Former Solicitor General Drew Days Speaks on Affirmative Action in 2012 Barrett Lecture
Former Solicitor General of the United States Drew S. Days III, the Alfred M. Rankin Professor Emeritus of Law and Professorial Lecturer in Law at Yale Law School, delivered the 2012 Edward L. Barrett, Jr., Lecture on Constitutional Law in the Kalmanovitz Appellate Courtroom on November 14.
In a talk entitled "Equalizing Equality: The Canadian Record after Three Decades of Constitutionally Authorized Affirmative Action," Days outlined the affirmative action provisions contained in Canada's Charter of Rights and Freedom. Essentially Canada's Bill of Rights, the measure was adopted in 1982 and contains provisions that seem to respond directly to the intense controversy in the United States over affirmative action programs. Days' lecture focused on the Canadian legal system's interpretation of the Charter provision that authorizes "any law, program or activity that has as its object the amelioration of conditions of disadvantaged individuals or groups including those that are disadvantaged because of race, national or ethnic origin, color, religion, sex, age or mental or physical disability."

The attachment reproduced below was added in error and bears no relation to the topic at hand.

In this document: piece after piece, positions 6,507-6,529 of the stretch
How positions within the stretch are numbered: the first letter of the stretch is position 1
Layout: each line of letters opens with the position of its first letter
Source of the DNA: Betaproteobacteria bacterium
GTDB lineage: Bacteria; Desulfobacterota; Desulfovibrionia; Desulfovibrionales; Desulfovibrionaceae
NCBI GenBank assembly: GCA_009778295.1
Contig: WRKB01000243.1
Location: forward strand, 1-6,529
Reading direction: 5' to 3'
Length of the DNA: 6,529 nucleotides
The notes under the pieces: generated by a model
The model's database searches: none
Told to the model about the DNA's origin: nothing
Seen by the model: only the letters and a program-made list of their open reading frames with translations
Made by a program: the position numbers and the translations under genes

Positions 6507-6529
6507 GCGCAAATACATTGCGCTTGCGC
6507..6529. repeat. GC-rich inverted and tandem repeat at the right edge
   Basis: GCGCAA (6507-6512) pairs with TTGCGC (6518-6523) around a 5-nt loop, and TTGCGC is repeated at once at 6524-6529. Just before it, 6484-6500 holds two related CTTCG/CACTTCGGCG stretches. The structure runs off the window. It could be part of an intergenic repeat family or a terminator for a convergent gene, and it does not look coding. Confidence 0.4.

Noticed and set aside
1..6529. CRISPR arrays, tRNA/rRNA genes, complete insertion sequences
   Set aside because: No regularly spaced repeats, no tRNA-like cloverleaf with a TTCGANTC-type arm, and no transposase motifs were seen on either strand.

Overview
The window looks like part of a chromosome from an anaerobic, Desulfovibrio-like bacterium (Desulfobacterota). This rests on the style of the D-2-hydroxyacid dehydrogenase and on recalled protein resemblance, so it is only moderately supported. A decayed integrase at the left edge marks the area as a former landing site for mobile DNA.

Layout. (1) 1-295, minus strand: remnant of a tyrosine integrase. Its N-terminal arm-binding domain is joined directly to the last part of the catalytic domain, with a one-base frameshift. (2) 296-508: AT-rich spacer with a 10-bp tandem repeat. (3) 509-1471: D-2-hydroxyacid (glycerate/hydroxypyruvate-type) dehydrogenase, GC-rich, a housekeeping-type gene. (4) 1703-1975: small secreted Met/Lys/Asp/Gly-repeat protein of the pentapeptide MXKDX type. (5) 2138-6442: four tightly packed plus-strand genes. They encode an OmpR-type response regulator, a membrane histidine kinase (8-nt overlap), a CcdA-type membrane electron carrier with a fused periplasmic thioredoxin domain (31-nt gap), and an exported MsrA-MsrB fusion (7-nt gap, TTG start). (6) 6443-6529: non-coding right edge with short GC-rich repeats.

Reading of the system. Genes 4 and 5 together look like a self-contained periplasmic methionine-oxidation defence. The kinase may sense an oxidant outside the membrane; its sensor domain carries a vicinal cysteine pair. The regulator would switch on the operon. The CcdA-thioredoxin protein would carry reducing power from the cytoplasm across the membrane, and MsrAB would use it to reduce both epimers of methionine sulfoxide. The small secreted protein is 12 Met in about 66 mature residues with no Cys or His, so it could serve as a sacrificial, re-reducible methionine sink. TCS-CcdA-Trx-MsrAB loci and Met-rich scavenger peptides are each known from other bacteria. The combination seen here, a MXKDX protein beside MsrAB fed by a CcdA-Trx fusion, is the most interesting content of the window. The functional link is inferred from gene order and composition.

"Although its course has been rocky and complicated at times," Days said, "I remain as convinced as I was at the very start that this has been a path-breaking and courageous effort that still warrants my deep respect and appreciation."
Established in 1986 to mark the retirement of Edward L. Barrett, Jr., founding Dean of UC Davis School of Law and a nationally renowned Constitutional Law and Criminal Procedure scholar, the Barrett lecture each year brings a distinguished constitutional authority to King Hall for one of the Law School's most-anticipated lectures.